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On December 12, 1937, Japanese aircraft sank the American gunboat Panay, which was anchored in the Yangtze River outside Nanjing, China. Although the Japanese apologized, the attack turned American public opinion against Japan, and President Roosevelt dispatched Captain Royal Ingersoll to London to begin conversations with the British admiralty about Japanese aggression in the Far East. While few Americans remember the Panay Incident, it established the first links in the chain of Anglo-American military collaboration that eventually triumphed in World War II.
In The Origins of the Grand Alliance, William T. Johnsen provides the first comprehensive analysis of military collaboration between the United States and Great Britain before the Second World War. He sets the stage by examining Anglo-French and Anglo-American coalition military planning from 1900 through World War I and the interwar years. Johnsen also considers the formulation of policy and grand strategy, operational planning, and the creation of the command structure and channels of communication. He addresses vitally important logistical and materiel issues, particularly the difficulties of war production.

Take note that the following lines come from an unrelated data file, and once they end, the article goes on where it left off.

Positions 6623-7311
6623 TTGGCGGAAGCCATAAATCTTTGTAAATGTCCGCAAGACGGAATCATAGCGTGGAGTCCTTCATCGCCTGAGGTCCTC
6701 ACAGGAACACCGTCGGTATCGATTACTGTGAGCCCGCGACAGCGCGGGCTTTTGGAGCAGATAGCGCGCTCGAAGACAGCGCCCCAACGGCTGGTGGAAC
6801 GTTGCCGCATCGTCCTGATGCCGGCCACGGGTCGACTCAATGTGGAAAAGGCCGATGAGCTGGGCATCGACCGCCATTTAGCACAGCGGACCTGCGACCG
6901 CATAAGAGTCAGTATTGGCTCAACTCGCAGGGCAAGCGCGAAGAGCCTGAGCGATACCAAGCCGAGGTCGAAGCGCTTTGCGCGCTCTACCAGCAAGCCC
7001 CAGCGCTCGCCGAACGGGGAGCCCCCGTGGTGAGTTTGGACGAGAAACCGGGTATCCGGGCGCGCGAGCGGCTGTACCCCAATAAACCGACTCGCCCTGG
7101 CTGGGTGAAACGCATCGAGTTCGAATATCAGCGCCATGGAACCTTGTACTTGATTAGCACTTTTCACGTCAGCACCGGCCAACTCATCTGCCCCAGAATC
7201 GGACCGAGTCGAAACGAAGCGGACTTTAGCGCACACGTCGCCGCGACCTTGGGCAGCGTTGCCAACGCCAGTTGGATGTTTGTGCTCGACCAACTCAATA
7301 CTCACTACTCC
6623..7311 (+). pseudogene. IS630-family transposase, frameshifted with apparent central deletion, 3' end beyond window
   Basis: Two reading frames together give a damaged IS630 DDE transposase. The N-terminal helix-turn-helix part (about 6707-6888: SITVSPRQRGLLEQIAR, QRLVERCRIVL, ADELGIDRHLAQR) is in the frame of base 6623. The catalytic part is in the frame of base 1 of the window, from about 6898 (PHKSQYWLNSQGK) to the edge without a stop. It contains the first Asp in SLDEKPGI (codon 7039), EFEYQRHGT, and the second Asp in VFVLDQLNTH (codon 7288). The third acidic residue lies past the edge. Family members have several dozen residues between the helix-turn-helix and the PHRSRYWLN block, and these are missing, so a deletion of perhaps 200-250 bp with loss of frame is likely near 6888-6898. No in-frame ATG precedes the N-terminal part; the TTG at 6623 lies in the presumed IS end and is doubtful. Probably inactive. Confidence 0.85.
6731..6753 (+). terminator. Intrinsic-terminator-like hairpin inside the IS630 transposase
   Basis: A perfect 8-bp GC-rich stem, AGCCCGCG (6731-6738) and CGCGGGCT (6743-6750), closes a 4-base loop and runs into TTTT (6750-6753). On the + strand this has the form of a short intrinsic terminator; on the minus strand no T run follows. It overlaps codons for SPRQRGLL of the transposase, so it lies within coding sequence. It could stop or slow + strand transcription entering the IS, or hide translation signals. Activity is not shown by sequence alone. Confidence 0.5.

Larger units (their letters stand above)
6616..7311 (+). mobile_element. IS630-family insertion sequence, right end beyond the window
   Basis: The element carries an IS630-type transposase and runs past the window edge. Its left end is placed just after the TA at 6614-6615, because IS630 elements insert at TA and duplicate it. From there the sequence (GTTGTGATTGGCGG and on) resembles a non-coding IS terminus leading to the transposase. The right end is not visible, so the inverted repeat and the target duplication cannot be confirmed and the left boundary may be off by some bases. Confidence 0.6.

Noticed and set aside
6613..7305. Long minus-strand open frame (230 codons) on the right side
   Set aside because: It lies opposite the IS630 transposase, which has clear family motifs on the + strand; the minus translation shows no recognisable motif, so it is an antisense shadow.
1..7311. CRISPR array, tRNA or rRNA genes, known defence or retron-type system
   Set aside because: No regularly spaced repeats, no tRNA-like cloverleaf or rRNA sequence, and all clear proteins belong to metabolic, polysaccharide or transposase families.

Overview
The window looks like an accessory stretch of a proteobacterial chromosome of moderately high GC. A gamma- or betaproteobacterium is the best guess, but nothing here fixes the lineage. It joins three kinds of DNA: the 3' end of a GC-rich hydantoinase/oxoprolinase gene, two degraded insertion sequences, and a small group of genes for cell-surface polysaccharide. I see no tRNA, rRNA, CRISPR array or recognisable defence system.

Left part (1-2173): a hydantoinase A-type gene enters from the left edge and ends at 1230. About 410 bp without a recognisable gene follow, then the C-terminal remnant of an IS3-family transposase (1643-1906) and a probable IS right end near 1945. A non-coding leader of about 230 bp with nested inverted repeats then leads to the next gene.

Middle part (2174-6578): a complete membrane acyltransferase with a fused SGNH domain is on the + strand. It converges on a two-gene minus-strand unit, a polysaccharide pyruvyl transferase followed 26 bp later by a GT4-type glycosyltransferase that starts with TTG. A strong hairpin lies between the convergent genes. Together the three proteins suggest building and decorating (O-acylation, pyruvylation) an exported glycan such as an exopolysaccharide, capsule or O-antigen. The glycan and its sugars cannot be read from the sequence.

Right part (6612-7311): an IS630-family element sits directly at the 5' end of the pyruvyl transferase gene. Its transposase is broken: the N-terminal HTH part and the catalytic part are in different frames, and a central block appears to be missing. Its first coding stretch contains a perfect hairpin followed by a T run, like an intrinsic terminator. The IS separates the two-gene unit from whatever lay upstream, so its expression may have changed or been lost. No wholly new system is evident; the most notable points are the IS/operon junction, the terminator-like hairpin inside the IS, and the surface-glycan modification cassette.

Military conflicts in the early twenty-first century continue to underscore the increasing importance of coalition warfare for historian and soldier alike. Drawn from extensive sources and private papers held in the United Kingdom, Canada, and the United States, Johnsen's exhaustively researched study refutes the idea that America was the naive junior partner in the coalition and casts new light on the US-UK "special relationship."